In reality, however, many people who spend hours online actually behave in the opposite way. They scan the web and discover only the information and opinions that reinforce their pre-existing ideas. Their time online has made them even more Manichaean in their worldview, more absolutely convinced that they are completely right. The chaos of the internet for them translates into an absolute certainty about the truth as they see it. Very often, once you find an online forum you like, you stop exploring. There are more potential news sources than ever before, but just like the days when newspapers were king, most people get their news from only one or two sources. The internet gets bigger every day, but the number of sites each person visits stays fairly stagnant. (I’m guilty of that myself.)

Consider the nature of the language people use online. How often does anyone on a blog or in a tweet say “I don’t know” or “I’m not sure” or "I can't quite make up my mind about that" or express any sort of intellectual nuance about reality? Rarely, partly because this is virtually impossible on Twitter. It takes up too many characters to say “on the one hand, I can see it this way, but on the other hand, I can see....” For many people, the internet is not really a place to explore but a place to get as fast and as limited an amount of information as possible. A multiple-paragraph review of a restaurant will just not do. Tell me how many stars and give me a few pithy quotes. Hopefully the first few comments on the list are accurate, because that’s all I’m reading before I eat there!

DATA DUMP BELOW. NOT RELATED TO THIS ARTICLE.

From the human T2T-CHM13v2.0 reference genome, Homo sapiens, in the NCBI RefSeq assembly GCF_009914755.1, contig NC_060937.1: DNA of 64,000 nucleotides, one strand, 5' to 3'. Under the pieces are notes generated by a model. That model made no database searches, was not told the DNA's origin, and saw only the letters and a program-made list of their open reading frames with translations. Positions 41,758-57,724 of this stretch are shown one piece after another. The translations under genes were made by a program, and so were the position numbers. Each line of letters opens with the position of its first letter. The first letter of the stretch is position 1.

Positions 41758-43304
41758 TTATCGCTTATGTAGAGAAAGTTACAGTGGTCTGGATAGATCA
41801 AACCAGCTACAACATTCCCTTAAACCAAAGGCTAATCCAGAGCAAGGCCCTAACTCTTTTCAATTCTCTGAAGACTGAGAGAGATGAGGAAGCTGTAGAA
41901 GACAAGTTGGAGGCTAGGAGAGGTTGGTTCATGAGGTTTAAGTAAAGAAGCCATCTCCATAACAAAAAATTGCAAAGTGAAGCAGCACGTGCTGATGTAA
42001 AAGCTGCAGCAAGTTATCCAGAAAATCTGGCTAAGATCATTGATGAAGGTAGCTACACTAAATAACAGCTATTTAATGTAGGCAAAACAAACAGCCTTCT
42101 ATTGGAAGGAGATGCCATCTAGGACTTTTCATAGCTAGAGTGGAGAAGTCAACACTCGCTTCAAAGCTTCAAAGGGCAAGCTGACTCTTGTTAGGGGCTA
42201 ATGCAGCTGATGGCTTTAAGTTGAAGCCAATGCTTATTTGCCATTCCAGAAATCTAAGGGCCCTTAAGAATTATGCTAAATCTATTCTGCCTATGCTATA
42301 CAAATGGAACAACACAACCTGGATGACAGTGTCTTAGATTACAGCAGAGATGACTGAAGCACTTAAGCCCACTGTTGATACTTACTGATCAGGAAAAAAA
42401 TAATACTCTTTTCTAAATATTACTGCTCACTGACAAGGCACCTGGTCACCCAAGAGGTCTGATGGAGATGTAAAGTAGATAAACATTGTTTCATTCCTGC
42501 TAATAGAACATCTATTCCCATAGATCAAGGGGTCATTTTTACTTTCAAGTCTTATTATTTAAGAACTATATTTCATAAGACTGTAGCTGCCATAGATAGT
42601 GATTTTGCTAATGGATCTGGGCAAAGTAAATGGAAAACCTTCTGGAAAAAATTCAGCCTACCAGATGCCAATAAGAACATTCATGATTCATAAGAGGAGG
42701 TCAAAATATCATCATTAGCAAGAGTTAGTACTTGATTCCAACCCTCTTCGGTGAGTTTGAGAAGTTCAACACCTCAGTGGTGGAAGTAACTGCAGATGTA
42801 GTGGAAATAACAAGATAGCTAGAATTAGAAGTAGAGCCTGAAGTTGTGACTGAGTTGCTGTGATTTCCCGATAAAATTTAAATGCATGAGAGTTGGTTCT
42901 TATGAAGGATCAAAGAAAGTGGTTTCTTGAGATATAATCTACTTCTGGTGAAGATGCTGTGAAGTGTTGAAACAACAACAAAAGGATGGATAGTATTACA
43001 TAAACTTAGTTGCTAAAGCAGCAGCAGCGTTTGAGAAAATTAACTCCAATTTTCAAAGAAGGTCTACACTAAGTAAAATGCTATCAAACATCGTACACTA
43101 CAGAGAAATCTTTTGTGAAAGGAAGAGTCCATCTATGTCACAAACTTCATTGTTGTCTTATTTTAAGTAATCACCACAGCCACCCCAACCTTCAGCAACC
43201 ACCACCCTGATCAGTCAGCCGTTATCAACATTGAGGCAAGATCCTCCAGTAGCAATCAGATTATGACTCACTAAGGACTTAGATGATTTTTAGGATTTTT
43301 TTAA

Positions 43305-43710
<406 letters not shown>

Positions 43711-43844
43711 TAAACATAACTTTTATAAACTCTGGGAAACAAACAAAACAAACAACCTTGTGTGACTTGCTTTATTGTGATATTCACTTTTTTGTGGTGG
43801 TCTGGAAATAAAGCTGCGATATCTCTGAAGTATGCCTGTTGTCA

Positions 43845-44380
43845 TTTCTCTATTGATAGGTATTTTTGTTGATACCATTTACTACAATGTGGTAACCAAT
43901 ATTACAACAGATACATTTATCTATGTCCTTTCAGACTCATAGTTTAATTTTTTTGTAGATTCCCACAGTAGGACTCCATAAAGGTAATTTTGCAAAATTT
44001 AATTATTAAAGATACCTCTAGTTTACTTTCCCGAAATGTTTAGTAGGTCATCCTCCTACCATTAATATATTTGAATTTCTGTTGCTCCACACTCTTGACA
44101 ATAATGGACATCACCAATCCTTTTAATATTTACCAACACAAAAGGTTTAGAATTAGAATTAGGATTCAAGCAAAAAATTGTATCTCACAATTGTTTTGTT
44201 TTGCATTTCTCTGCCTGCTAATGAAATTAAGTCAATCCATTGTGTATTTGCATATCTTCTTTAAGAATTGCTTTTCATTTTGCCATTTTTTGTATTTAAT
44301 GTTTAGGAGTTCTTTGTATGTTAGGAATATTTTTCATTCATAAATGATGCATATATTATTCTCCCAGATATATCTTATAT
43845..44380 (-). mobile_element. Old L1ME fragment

The internet provides virtually unlimited room to write whatever you want. You will not run out of paper or ink on your blog. Writing 100,000 words costs you the same as writing 10 words, essentially. The sky's the limit in terms of how richly you want to express yourself. The result, though, in reality? A long paragraph becomes "tl;dr." Tweets get shorter and shorter, without any room for even punctuation anymore. Turns out the internet doesn't really contribute to verbal diarrhea after all. The nightmare scenario of people blathering on hasn't really happened (well, except on my blog.) Quite the opposite. Perhaps that's the silver lining. I can dismiss you much more quickly now because I don't have to scroll down very far to get to the next person.

Maybe the internet stimulates a kind of intellectual agoraphobia. The incredible chaotic mess that is the internet frightens people into finding safe little cubby holes where they can soothe themselves by talking to like-minded people and consoling themselves by trolling people who disagree. I’ve been in countless online discussions in which I really am trying to understand another person’s point of view and really am conscious that I could be wrong about what I’m saying, but the other person only reads what he has already decided is the case. It’s odd that such a wide-open, anything-goes place like the internet has bred fundamentalist-level paranoia about other people.